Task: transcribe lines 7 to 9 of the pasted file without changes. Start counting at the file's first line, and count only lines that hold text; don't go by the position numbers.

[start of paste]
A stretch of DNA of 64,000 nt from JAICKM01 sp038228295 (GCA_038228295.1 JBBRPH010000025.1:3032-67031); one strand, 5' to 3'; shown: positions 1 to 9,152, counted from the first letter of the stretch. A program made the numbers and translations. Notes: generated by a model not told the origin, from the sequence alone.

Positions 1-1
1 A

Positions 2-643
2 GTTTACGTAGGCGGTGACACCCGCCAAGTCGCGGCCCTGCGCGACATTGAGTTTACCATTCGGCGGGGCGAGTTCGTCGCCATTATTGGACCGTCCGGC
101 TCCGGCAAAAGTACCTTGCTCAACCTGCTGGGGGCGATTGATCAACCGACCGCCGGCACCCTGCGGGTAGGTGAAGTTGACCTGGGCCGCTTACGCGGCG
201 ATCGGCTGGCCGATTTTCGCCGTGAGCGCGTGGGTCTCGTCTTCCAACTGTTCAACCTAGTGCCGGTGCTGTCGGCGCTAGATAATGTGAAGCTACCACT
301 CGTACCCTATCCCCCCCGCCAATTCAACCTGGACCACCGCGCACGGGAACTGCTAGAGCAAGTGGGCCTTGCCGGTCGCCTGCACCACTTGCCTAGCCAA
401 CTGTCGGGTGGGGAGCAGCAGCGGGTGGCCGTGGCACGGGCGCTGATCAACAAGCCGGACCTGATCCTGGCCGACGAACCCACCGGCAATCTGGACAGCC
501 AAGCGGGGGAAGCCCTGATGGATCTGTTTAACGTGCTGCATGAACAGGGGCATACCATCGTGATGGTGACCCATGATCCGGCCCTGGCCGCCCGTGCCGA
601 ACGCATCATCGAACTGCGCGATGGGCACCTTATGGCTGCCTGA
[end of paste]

201 ATCGGCTGGCCGATTTTCGCCGTGAGCGCGTGGGTCTCGTCTTCCAACTGTTCAACCTAGTGCCGGTGCTGTCGGCGCTAGATAATGTGAAGCTACCACT
301 CGTACCCTATCCCCCCCGCCAATTCAACCTGGACCACCGCGCACGGGAACTGCTAGAGCAAGTGGGCCTTGCCGGTCGCCTGCACCACTTGCCTAGCCAA
401 CTGTCGGGTGGGGAGCAGCAGCGGGTGGCCGTGGCACGGGCGCTGATCAACAAGCCGGACCTGATCCTGGCCGACGAACCCACCGGCAATCTGGACAGCC